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How can the deep brain stimulation electrode help?

Because Parkinson's disease disrupts the electrical flow of brain activity throughout the basal ganglia, implanting a deep brain stimulation (DBS) electrode can allow electrical pulses to be delivered that counteract the abnormal brain activity. The alteration achieved by the DBS implant can decrease disease symptoms.

The electrode does its work by targeting one of several structures in the basal ganglia.

For Parkinson's disease, the target is most commonly the subthalamic nucleus (STN).

When a deep brain stimulation electrode is implanted in the STN, it sends out pulses of electricity, which modifies its behavior. By changing the behavior of the STN, the electrode ultimately alters all of the brain activity normally affected by the STN. As a result, the DBS electrode is very influential because the STN is one of several structures that all work together in the basal ganglia.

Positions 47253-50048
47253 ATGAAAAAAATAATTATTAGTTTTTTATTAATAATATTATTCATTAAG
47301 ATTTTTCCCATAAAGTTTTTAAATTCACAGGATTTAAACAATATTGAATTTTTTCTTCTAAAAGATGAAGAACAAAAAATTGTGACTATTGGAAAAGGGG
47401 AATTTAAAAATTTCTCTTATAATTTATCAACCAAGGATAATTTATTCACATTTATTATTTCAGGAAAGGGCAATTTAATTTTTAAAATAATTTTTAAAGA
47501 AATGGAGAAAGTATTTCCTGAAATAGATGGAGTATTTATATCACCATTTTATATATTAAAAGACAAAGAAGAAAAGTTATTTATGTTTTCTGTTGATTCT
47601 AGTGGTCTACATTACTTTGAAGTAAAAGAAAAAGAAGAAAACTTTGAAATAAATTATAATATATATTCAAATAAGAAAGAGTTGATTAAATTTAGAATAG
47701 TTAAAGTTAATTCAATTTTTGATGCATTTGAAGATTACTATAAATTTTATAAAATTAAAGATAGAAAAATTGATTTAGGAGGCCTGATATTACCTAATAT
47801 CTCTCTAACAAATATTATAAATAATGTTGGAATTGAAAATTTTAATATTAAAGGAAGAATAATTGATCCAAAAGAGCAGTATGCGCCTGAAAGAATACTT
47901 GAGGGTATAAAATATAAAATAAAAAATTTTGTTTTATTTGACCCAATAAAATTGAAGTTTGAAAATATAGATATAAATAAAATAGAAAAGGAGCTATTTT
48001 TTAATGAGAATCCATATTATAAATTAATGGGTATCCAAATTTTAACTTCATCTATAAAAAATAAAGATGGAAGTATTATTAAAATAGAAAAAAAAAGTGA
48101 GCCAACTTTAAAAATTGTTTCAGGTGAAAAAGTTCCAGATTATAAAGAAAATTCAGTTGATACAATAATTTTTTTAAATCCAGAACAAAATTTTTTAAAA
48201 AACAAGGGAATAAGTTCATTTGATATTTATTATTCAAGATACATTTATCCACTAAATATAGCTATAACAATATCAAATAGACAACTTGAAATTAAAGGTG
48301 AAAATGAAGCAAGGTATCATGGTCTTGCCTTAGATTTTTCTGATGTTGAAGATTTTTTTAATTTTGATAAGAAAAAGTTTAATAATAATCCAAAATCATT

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Important: This content reflects information from various individuals and organizations and may offer alternative or opposing points of view. It should not be used for medical advice, diagnosis or treatment. As always, you should consult with your healthcare provider about your specific health needs.